Top officials frequently bemoan the public’s lack of understanding of government policies and goals. However, they have no trouble at all identifying who is at fault. It is the public, of course, not officialdom.
This appears to be the main thrust of Premier Jiang Yi-huah’s (江宜樺) comments in an interview with the BBC’s Chinese-language service this week, where, among other things, he complained that people do not understand the impetus behind the free economic pilot zones plan.
The plan is really a model for Taiwanese-Japanese cooperation in finance and technology that will allow both nations to compete globally with their Chinese peers, he said, adding that those who think it is aimed solely at enhancing economic cooperation with China have “failed to recognize the strategic value” of the proposal.
Perhaps the public has failed to recognize the potential for links with Japanese companies because the focus of the government’s promotion of the zones has been how they will help the effort to join the nascent Trans-Pacific Partnership and other such pacts, and because most of the examples of ventures sought for the zones are Taiwanese or Chinese companies focused on the China market, such as building healthcare facilities to tap the Chinese health tourism market.
Japan has rarely been mentioned. Actually, about the only time countries other than China are mentioned is when officials promise that the zones will help Taiwan maintain its place on the global stage.
Globalization and internationalization are very close to the hearts of Jiang and the rest of President Ma Ying-jeou’s (馬英九) administration. Ma et al pontificate about keeping up with international trends and brag about gaining admittance to international organizations or attending presidential inaugurations with other world leaders. The only time they are not rhapsodizing about maintaining an international presence is where it counts, vis-a-vis China.
Jiang also made that point in the interview when talking about the government’s push for a meeting between Ma and Chinese President Xi Jinping (習近平) at an APEC summit. He said the Chinese are worried that the APEC idea is “an attempt to use an international event to elevate Taiwan’s international profile.”
Where could the Chinese ever have gleaned that idea? It looks like the government also has a problem getting its message across to Beijing.
Once again, in the Ma administration’s version of reality, it is not the message or the messenger that is the problem, it is the target audience. If the audience would only listen and try to understand, there would not be any misunderstandings.
The problem is that the administration spends too much time complaining about how unreceptive — and unappreciative — its audience is and too little time asking itself what it is doing wrong in presenting its programs and proposals. That the administration has an abysmal track record in keeping its promises does not help with the trust gap either.
However, the understanding gap works both ways, as Jiang showed when asked about the Occupy Central movement in Hong Kong and the push for democratic elections in the territory. He said that the Chinese and Hong Kong authorities were handling the issue at a scheduled pace, but Hong Kongers expected the leaders to adapt to meet their expectations.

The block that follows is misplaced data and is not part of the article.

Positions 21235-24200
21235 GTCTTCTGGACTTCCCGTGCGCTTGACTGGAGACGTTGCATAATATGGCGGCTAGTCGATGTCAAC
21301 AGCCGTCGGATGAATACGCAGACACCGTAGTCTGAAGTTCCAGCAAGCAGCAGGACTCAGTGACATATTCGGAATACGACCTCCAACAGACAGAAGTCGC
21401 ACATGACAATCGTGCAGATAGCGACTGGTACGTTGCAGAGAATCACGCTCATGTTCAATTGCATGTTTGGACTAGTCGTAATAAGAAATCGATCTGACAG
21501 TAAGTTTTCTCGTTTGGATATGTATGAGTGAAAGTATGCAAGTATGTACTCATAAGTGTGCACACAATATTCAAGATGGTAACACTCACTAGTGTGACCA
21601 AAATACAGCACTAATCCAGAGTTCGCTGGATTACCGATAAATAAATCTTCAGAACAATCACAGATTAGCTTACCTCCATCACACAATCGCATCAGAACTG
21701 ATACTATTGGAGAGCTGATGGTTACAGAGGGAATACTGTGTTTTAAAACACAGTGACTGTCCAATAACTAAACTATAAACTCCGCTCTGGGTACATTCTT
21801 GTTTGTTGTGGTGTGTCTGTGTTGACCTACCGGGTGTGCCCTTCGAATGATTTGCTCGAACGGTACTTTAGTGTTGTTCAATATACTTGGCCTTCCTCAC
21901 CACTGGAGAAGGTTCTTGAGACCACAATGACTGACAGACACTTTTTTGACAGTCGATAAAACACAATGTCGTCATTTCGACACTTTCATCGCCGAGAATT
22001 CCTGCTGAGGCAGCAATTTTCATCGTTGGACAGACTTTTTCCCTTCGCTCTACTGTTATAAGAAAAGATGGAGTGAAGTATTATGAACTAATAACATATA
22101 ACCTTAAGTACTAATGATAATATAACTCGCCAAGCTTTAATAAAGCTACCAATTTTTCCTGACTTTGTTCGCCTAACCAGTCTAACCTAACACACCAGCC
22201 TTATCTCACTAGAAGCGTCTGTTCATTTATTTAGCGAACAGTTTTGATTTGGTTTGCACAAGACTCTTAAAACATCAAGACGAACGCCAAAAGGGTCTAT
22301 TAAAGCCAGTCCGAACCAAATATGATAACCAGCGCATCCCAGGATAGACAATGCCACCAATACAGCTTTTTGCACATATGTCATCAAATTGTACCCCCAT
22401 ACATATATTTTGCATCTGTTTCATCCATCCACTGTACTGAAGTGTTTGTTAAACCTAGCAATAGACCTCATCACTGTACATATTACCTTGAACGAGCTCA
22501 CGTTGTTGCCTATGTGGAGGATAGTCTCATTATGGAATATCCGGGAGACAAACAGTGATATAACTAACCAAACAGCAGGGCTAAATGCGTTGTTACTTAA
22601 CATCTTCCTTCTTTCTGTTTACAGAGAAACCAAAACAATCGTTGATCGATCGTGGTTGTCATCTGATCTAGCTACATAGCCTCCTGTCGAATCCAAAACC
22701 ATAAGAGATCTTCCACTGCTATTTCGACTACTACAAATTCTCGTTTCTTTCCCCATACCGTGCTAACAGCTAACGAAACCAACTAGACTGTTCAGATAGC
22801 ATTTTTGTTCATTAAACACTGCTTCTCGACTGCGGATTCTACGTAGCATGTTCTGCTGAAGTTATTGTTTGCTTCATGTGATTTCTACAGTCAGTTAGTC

The idea that the public would think the government should meet its expectations appears far-fetched to Jiang. However, this is not the first time he has shown that he does not understand the concept, as his comments about the Sunflower movement and other protests attest.
He seems to have forgotten that government, like communication, is a two-way street. Unfortunately, he is not the only elected official or bureaucrat to have done so.
Having returned to the UK late last year and with a Taiwanese spouse remaining in Taiwan, I have been afforded the chance to compare and contrast the UK and Taiwanese governments’ responses to the COVID-19 crisis. My early conclusions are that Taiwan benefits from a rational, competent government, which quickly recognizes, adapts to and confronts large-scale disasters. It is led by a government that does more than just talk of respecting democracy and human rights, one that is scrutinized and responds to criticism, one that is concerned about public opinion, and one that is used to dealing with emergencies on
The “Wuhan pneumonia” outbreak has become a pandemic, but many countries have yet to come to grips with the worsening severity of this medical crisis. Historian Robert Peckham has studied how the ecology of deadly diseases has changed from the late 19th century until today and, in his 2016 book titled Epidemics in Modern Asia highlights the intrinsic link between global connectivity and emerging infections. The frequency of outbreaks — from SARS in 2003 to swine flu in 2009 and today’s COVID-19 — and their rapid rate of transmission owe much to globalization. Better and cheaper transportation and communications technology have empowered
Early last month, Chinese Nationalist Party (KMT) Legislator Johnny Chiang (江啟臣) was elected party chairman, winning with a seven-to-three majority over pro-Beijing former Taipei mayor Hau Lung-bin (郝龍斌), a two-time KMT vice chairman. Chiang’s victory has been interpreted as a generational change and the beginning of major party reform. In his inauguration speech on March 9, Chiang did not mention the so-called “1992 consensus.” Analysts believe that his most urgent task is to attract more young people to the party and win voter trust, and that he does not care about Beijing’s reaction. After joining the party chairmanship by-election, Chiang made his